The Lazarus Group, a North Korea-linked cyber threat group, has been found to have exploited vulnerabilities in undisclosed software to breach a South Korean financial entity twice within a year.
The first attack, which occurred in May 2022, involved using a vulnerable version of a certificate software widely used by public institutions and universities. The second attack, in October 2022, used a zero-day vulnerability in the same software.
Cybersecurity firm AhnLab Security Emergency Response Center (ASEC) has declined to disclose further details. Moreover, they cite that the vulnerability has not been fully verified, and no software patch has been released.
The Lazarus Group gained access by an unknown method, then used the zero-day vulnerability to move laterally. Additionally, the group disabled the AhnLab V3 anti-malware engine via a BYOVD attack, a technique it has employed in recent months. The group also employed other methods to hide its activities, including file name changes, timestomping, and anti-forensic techniques.
The attack allowed the group to deliver multiple backdoor payloads, including Keys.dat and Settings.vwx. Those files are designed to connect to a remote command-and-control server and retrieve additional binaries. Such binaries could then be executed in a fileless manner.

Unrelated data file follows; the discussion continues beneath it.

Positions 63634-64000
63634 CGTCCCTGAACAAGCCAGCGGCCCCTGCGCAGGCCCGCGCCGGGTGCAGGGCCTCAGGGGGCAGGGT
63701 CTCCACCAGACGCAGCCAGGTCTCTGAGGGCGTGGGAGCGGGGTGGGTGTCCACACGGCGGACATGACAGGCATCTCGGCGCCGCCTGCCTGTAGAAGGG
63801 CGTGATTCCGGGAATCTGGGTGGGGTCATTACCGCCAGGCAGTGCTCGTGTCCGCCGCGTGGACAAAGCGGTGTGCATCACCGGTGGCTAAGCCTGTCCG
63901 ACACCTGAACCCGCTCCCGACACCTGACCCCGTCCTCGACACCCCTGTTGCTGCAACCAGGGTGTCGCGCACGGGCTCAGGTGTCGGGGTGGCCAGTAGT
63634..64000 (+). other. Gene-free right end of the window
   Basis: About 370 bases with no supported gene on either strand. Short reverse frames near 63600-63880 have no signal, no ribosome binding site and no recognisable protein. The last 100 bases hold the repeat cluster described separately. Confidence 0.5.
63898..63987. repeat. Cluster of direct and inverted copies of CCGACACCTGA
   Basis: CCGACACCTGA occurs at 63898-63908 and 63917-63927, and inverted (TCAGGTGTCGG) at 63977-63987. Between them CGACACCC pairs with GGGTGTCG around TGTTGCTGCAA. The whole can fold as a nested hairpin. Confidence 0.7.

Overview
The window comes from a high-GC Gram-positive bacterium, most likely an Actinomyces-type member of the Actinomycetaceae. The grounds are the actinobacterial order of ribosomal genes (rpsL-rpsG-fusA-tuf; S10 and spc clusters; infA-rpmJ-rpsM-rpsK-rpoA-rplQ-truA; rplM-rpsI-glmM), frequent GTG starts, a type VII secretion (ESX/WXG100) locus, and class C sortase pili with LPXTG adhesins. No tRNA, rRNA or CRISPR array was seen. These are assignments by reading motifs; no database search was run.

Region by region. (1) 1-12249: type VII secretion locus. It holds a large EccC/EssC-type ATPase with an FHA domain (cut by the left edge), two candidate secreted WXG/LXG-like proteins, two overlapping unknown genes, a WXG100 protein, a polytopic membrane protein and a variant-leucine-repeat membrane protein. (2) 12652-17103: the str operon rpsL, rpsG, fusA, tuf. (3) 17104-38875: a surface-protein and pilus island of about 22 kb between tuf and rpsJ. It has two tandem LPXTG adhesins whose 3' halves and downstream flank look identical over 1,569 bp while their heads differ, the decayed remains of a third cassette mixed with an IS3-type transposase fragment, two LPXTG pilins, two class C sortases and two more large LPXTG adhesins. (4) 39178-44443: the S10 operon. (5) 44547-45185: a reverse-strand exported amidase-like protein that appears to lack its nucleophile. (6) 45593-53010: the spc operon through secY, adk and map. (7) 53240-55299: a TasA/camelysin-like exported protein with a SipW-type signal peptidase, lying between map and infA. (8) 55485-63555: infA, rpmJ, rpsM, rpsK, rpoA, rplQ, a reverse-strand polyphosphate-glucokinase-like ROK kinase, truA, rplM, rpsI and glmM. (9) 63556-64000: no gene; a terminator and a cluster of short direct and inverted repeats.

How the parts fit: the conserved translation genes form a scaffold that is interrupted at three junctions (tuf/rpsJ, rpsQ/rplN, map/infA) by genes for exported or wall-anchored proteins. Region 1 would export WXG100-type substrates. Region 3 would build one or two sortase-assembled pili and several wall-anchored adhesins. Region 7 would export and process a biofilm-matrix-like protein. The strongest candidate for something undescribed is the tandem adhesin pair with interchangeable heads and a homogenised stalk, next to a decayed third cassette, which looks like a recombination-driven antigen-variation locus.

Last week, cybersecurity firm ESET reported on a new implant called WinorDLL64. The threat is deployed by the Lazarus Group using a malware loader named Wslink. ASEC warned that the Lazarus Group continues to research vulnerabilities in various software. The group constantly changes tactics to evade detection and infiltrate Korean institutions and companies.
The use of advanced and constantly evolving techniques by cyber threat groups highlights the need for continued vigilance and proactive cybersecurity measures by organizations worldwide.
Lazarus Group has also been involved in various cryptocurrency-related hacks and thefts. The Ronin Bridge incident is attributed to this collective, among other events. In addition, the entity often launders its stolen proceeds through mixers and tumblers to mask their tracks.
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